Based on Henry Denker’s play and directed by Karl Malden, an officer investigates a charge of treason against a major who collaborated with the enemy in a Korean POW camp.
American soldiers are captured and taken to a prisoner-of-war camp in North Korea. One man tries to climb the fence and is shot dead.
Col. William Edwards (Richard Widmark) takes a ferry to Governors Island and goes to the headquarters of the First Army.
In an office Sergeant Baker (Martin Balsam) tells Lt. George Miller (Rip Torn) that he is on time and offers him an Esquire magazine to read. Corporal Jean Evans (Dolores Michaels) is typing and gives Baker a look. Miller looks at the map of Korea, and Baker shows him where Camp Geegee is. Miller is anxious waiting for the colonel and wants to go on leave. Baker says there may not be a court martial. Baker says the colonel and he were in the Battle of the Bulge. He tells Miller that Evans has looks and brains, but she won’t go for a sergeant.
Col. Edwards comes in, and Evans tells him that the general called twice. Edwards goes to the office of General J. Connors (Carl Benton Reid). Edwards says he was interviewing witnesses in the Cargill case. Connors wants him to wrap up the case as soon as possible.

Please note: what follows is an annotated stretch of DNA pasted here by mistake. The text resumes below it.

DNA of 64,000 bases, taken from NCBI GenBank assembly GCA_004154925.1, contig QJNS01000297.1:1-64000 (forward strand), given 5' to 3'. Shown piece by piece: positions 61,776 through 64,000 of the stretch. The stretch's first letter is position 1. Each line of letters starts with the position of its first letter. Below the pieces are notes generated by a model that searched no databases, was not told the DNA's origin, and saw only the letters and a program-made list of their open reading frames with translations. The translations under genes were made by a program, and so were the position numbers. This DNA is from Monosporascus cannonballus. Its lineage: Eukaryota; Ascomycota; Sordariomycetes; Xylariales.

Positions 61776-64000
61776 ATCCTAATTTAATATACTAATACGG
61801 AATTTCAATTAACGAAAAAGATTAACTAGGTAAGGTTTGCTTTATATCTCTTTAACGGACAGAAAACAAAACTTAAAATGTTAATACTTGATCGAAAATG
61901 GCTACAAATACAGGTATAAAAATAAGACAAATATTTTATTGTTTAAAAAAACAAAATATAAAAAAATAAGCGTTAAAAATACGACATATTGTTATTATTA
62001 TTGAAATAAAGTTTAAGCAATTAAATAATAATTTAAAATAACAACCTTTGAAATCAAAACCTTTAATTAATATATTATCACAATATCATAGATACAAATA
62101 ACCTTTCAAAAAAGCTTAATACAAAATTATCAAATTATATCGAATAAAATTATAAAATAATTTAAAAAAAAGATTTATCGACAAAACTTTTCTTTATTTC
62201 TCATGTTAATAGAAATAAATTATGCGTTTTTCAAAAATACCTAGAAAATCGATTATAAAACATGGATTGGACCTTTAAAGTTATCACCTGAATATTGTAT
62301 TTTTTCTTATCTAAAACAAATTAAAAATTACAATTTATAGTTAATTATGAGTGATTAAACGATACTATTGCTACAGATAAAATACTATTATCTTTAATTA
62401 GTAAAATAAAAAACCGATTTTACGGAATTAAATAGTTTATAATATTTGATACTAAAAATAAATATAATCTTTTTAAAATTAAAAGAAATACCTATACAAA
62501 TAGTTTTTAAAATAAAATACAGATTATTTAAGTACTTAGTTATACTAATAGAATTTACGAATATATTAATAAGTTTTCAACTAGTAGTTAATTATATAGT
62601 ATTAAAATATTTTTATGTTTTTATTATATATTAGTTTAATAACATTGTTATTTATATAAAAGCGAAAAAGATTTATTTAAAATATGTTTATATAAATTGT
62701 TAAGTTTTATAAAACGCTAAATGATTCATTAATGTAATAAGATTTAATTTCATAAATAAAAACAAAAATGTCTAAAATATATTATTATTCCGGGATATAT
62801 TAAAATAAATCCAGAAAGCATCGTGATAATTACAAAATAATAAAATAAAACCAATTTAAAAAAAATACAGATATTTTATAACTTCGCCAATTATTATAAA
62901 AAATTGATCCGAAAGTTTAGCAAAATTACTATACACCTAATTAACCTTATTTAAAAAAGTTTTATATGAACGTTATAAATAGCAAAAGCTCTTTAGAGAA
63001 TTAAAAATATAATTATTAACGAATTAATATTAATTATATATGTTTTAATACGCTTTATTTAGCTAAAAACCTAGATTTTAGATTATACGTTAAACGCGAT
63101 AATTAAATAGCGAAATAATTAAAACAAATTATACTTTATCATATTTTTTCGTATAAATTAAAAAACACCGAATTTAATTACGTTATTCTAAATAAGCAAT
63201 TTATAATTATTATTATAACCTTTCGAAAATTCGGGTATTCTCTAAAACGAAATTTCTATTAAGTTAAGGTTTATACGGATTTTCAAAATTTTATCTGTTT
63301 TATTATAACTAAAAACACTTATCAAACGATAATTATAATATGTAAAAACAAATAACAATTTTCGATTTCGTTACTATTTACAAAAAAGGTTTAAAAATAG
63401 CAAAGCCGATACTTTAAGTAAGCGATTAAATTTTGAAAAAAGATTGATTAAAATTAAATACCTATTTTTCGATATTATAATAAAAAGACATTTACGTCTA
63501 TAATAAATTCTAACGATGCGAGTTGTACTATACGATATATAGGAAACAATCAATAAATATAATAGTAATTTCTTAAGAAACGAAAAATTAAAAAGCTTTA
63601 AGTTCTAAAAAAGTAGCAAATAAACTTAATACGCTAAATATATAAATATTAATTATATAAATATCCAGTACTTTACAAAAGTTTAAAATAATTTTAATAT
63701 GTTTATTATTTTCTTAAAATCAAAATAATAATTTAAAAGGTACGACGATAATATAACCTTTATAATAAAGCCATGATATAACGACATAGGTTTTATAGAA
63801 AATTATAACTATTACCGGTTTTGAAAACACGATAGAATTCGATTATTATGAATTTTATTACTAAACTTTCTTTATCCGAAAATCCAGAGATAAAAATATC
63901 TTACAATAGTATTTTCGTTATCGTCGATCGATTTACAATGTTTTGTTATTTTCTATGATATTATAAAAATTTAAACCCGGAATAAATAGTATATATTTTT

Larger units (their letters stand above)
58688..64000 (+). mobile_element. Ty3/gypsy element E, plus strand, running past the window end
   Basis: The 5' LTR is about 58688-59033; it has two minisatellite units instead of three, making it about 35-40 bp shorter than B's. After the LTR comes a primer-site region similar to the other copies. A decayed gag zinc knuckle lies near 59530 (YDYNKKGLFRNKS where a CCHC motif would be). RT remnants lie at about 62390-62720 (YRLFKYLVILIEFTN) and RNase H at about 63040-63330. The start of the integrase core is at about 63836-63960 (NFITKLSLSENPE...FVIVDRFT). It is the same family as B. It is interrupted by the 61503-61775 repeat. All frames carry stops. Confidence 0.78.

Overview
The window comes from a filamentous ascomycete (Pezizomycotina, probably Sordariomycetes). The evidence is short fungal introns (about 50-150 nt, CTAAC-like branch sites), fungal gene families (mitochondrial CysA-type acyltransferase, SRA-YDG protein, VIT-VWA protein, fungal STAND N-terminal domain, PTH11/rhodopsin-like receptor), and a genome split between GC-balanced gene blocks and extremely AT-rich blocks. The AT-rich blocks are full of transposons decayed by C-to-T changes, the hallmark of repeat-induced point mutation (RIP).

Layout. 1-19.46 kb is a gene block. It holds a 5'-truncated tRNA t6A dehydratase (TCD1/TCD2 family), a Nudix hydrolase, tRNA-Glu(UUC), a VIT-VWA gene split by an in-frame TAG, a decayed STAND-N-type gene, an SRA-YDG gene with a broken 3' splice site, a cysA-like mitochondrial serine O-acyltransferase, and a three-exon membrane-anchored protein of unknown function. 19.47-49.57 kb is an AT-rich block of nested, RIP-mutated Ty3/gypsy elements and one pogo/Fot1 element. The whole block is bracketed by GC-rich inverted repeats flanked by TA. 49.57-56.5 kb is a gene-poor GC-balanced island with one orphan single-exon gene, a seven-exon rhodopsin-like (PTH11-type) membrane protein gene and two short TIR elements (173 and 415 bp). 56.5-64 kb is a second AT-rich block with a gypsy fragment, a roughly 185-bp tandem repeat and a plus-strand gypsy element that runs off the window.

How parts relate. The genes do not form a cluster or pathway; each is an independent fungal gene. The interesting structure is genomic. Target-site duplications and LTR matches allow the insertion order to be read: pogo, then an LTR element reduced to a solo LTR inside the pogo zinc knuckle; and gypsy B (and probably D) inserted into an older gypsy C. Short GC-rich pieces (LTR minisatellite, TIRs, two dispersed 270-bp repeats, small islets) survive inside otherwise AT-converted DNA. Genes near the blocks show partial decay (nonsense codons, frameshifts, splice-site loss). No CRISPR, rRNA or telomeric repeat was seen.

Baker admires Miller’s wrist watch, and Edwards sends Baker out to deliver papers. Edwards questions Miller as Evans takes shorthand. Edwards establishes that Miller and the others lived together in the camp for nine months before it happened. He asks him how it happened even though he has the versions of fourteen other witnesses.
Miller says it was a very cold day when they were taken out for a lecture by Col. Kim (Khigh Dhiegh) who tells them to sit on the ground. He reviews the history of class struggle, and the men start coughing. He asks them to repeat, “Communism is peace,” but all they do is cough. He calls out Major Harry Cargill (Richard Basehart) from the back of a truck and turns the class over to him. Cargill asks them to cooperate with him. He talks about the history of class struggle between the bourgeoisie and the proletariat. Kim says he is doing well and does not need him. He warns them that any harm to Cargill will bring reprisals on all of them. Kim leaves in the truck. Cargill continues, but the men stand up and tell him he is gone. The prisoners walk away as Cargill says that Communism works for peace. He shouts that the man means business now, and he has to show results. He asks if they understand.